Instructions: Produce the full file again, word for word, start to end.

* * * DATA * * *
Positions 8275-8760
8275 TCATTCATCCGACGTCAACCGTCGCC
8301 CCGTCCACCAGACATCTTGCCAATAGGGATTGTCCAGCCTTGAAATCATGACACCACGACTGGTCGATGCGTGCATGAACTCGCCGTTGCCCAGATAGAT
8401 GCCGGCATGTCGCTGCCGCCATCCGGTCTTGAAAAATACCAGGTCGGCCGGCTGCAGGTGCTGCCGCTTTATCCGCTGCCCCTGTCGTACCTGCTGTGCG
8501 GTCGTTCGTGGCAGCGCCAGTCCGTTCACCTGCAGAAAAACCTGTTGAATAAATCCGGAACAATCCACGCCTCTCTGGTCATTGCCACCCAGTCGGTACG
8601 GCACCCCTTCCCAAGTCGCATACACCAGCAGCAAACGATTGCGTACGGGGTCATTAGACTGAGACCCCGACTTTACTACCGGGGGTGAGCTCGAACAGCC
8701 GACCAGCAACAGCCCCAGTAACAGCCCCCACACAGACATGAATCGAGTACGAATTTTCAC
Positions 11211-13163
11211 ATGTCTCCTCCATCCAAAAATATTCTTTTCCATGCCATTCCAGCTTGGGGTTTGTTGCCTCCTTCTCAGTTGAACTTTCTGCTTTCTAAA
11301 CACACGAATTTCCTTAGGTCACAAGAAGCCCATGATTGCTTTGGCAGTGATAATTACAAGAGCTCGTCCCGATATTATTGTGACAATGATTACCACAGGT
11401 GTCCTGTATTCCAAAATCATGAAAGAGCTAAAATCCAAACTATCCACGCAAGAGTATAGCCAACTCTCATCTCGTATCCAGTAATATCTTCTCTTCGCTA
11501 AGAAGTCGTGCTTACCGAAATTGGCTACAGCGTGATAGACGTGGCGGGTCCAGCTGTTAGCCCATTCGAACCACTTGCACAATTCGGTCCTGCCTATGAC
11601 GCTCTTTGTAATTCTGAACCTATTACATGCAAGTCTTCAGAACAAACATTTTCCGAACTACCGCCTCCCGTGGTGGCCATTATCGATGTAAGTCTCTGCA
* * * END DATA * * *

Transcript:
Positions 8275-8760
8275 TCATTCATCCGACGTCAACCGTCGCC
8301 CCGTCCACCAGACATCTTGCCAATAGGGATTGTCCAGCCTTGAAATCATGACACCACGACTGGTCGATGCGTGCATGAACTCGCCGTTGCCCAGATAGAT
8401 GCCGGCATGTCGCTGCCGCCATCCGGTCTTGAAAAATACCAGGTCGGCCGGCTGCAGGTGCTGCCGCTTTATCCGCTGCCCCTGTCGTACCTGCTGTGCG
8501 GTCGTTCGTGGCAGCGCCAGTCCGTTCACCTGCAGAAAAACCTGTTGAATAAATCCGGAACAATCCACGCCTCTCTGGTCATTGCCACCCAGTCGGTACG
8601 GCACCCCTTCCCAAGTCGCATACACCAGCAGCAAACGATTGCGTACGGGGTCATTAGACTGAGACCCCGACTTTACTACCGGGGGTGAGCTCGAACAGCC
8701 GACCAGCAACAGCCCCAGTAACAGCCCCCACACAGACATGAATCGAGTACGAATTTTCAC
Positions 11211-13163
11211 ATGTCTCCTCCATCCAAAAATATTCTTTTCCATGCCATTCCAGCTTGGGGTTTGTTGCCTCCTTCTCAGTTGAACTTTCTGCTTTCTAAA
11301 CACACGAATTTCCTTAGGTCACAAGAAGCCCATGATTGCTTTGGCAGTGATAATTACAAGAGCTCGTCCCGATATTATTGTGACAATGATTACCACAGGT
11401 GTCCTGTATTCCAAAATCATGAAAGAGCTAAAATCCAAACTATCCACGCAAGAGTATAGCCAACTCTCATCTCGTATCCAGTAATATCTTCTCTTCGCTA
11501 AGAAGTCGTGCTTACCGAAATTGGCTACAGCGTGATAGACGTGGCGGGTCCAGCTGTTAGCCCATTCGAACCACTTGCACAATTCGGTCCTGCCTATGAC
11601 GCTCTTTGTAATTCTGAACCTATTACATGCAAGTCTTCAGAACAAACATTTTCCGAACTACCGCCTCCCGTGGTGGCCATTATCGATGTAAGTCTCTGCA